The Mediterranean is one of the world’s most popular tourist destinations, thanks to its beautiful landscapes, rich biodiversity, mild climate, lovely beaches, and crystal-clear turquoise waters. It therefore comes as no surprise that tourism there has grown by almost 75% since 1995, a growth that continues today. The number of visitors could reach 637 million in 2025, putting even more strain on local waste systems and the environment.
How can municipalities along the Mediterranean coastlines manage this increasing waste burden? Let’s take a look.
The impacts of tourism on Mediterranean municipalities
Tourism is one of the largest industries in the Mediterranean, with impacts to match. Several Mediterranean coastal regions and cities rely heavily on tourism for their economic well-being. In particular, those with limited industrial or agricultural development.
Municipal solid waste production per capita in the Mediterranean region has risen by 15% over the last 10 years. In some areas, over 75% of annual waste production occurs in just the peak tourist season, with the amount of plastic waste increasing by 40%.
This concentrated tourism can also lead to an overflow of untreated wastewater and the exhaustion of natural resources. In short: the more tourists, the greater the impacts.
Balancing economic development with zero waste
Tourism and population growth make waste management especially important in this region. Plus, keeping the impact of tourism on the environment to a minimum, is crucial to keep tourists coming back.
In addition to having detrimental effects on local people and the environment, waste and pollution can make destinations less attractive. This aspect is especially critical for regions that heavily rely on tourism, such as Turkey and Egypt.
When it comes to waste management, a few Mediterranean regions lead the way, such as Sardinia and the Balearic Islands. Let’s take a look at the latter.
In the spotlight: Balearic Islands
Municipalities in the Mediterranean often lack the financial and technical resources to ensure sustainable waste management in tourist areas and need wider stakeholder support to succeed.
However, there are some great examples of local regions taking action on the local level.
Tackling specific waste streams with policymaking
As a result of being a top tourist destination, the Balearic Islands have some of the highest waste generation levels in Spain: 763 kg per inhabitant in 2018, compared to the country average of 475 kg. In 2019, the government of the Balearic Islands adopted a groundbreaking law on waste prevention.
The islands aim to tackle the issue of waste generation through a combination of laws regarding prevention and recycling with a specific eye on single-use items, plastic packaging, and food waste:
- Waste reduction targets: 10% by 2021 and 20% by 2030.
- Food waste reduction target of 50% by 2030.
- The prohibition of several single-use plastic items, such as straws, cutlery, and lighters.
- The implementation of an extended producer responsibility system that includes full cost coverage for packaging, even non-sorted, and clean-ups.
Through increasing responsibility on extended producers, the transition is further supported.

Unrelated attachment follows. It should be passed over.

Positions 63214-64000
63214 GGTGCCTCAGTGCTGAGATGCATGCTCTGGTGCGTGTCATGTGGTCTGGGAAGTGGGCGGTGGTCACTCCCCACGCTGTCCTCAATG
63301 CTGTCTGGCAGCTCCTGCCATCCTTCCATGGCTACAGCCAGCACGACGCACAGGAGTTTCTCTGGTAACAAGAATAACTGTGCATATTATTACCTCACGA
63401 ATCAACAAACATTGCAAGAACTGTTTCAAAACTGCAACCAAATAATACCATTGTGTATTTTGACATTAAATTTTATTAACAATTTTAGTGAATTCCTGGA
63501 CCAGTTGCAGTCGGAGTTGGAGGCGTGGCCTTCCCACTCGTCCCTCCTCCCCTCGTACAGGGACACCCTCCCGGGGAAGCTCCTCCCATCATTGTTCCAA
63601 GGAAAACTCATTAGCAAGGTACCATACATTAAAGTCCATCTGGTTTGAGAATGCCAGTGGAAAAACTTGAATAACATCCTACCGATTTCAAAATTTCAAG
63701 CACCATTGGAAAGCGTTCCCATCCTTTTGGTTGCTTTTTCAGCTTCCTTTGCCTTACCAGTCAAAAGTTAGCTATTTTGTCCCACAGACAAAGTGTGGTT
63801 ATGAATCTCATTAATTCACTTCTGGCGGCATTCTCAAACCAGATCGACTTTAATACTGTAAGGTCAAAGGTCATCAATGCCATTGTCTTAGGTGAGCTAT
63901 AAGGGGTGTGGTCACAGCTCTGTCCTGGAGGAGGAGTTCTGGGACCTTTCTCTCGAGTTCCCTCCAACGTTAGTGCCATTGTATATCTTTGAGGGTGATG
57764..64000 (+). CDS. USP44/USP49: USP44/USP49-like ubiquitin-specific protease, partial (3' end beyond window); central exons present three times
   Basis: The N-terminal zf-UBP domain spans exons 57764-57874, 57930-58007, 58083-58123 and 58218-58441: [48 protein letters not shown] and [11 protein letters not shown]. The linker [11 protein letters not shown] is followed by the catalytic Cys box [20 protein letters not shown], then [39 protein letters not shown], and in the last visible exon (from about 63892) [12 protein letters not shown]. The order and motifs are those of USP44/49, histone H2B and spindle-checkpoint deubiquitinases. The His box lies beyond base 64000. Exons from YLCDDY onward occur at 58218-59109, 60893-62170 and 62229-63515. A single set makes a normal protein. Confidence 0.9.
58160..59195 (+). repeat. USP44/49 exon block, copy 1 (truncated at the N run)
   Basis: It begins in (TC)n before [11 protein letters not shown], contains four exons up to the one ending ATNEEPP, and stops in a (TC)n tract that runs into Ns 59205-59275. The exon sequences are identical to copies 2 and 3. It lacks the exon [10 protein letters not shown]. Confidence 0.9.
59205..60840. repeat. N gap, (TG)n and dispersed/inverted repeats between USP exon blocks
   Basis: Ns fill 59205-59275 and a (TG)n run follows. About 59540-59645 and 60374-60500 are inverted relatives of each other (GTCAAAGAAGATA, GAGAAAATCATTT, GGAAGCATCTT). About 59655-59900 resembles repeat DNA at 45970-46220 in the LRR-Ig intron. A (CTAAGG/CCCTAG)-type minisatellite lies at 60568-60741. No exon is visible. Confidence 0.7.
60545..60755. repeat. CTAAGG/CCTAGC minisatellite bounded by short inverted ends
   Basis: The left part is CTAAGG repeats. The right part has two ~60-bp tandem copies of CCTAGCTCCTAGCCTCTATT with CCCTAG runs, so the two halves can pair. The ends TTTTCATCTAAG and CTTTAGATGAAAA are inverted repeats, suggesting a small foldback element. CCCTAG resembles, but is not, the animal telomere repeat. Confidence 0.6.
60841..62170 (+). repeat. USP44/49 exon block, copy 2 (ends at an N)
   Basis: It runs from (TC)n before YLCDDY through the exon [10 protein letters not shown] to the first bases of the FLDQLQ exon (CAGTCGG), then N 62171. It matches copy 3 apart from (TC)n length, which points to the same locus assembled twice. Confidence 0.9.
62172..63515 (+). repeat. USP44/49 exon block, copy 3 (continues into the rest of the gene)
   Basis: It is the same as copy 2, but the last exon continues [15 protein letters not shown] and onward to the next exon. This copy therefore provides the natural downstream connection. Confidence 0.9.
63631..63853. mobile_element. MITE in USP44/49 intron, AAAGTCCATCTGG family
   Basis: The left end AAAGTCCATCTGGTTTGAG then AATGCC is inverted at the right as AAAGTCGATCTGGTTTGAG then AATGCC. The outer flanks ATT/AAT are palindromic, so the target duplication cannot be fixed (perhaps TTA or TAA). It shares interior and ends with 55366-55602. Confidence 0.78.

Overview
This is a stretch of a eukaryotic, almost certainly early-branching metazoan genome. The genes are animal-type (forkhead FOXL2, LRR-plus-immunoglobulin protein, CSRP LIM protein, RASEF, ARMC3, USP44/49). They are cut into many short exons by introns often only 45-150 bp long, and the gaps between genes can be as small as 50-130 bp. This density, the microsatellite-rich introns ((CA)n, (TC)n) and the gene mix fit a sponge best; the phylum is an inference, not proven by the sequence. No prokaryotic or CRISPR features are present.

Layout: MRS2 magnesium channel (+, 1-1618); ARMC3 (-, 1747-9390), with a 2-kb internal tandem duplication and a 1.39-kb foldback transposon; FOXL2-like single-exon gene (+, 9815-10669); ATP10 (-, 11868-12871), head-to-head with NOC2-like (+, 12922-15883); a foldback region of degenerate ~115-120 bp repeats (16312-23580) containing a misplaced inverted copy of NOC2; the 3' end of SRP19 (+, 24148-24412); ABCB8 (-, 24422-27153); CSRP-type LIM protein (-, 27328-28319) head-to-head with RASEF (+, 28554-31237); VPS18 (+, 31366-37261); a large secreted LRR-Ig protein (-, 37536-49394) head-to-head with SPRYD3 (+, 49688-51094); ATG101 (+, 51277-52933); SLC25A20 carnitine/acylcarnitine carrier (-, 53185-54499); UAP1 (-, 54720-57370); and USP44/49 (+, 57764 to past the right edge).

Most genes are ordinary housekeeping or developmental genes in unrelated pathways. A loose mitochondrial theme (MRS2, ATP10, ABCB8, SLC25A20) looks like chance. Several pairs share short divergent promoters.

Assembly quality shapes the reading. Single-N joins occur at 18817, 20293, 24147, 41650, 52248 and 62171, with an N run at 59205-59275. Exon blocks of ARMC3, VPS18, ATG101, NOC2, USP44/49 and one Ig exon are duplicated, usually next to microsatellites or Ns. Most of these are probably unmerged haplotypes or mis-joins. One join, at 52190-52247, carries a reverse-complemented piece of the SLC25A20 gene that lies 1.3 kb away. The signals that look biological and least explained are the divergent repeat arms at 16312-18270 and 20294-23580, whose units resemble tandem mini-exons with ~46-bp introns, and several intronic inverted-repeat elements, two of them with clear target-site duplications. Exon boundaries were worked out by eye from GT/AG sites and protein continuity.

The law implemented by the Balearic Islands is one of the best examples of pinpointing specific tourism-related waste, such as prohibition and reduction of items found on beaches and in residual waste. Due to its recent implementation and the COVID-19 pandemic, there is no quantitative data yet on the impact of this law yet in terms of waste prevention. However, it’s a great example of how municipalities or local authorities can take ambitious steps to reduce waste while still supporting the local economy.
Localize your zero waste efforts
The zero waste approach is specifically relevant for cities on both sides of the Mediterranean Sea, which face important environmental and economic challenges. As cities and regions from Spain to Jordan and Tunisia face a changing climate and a growing influx of tourists each year, waste management challenges and costs are rising.
For many governments, getting started is the hardest part. Increased collaboration and upskilling could have a tremendous impact on waste prevention at the source. That’s why MiZA focuses on supporting waste management at the local level with our Zero Waste Cities (ZWC) Certification, and incentivizing businesses.
The MiZA Zero Waste Business Certification
Our Zero Waste Business (ZWB) Certification can be used as a practical tool to help implementation on the ground in destinations across the Mediterranean.
By promoting the Zero Waste Business Certification, cities can encourage businesses on their own doorsteps to transform how they handle waste. The business certification serves as a guide, and provides the infrastructure for a greener future.
On the other hand, these leading companies in the Mediterranean can send a clear message to local authorities and fellow businesses that they are on board to improve waste management in the destination.
By getting independently certified, businesses will:
- Be equipped to implement sustainable policies and solutions in waste reduction and management.
- Commit to more ambitious circular goals.
- Promote circular economy practices at the local level.
- Ensure they are prepared for (future) local laws and policies.
This blog post was based on the guidebook “Zero Waste In The Mediterranean” by the Agency for Sustainable Mediterranean Cities and Territories (AViTeM) and the MED-InA project partners.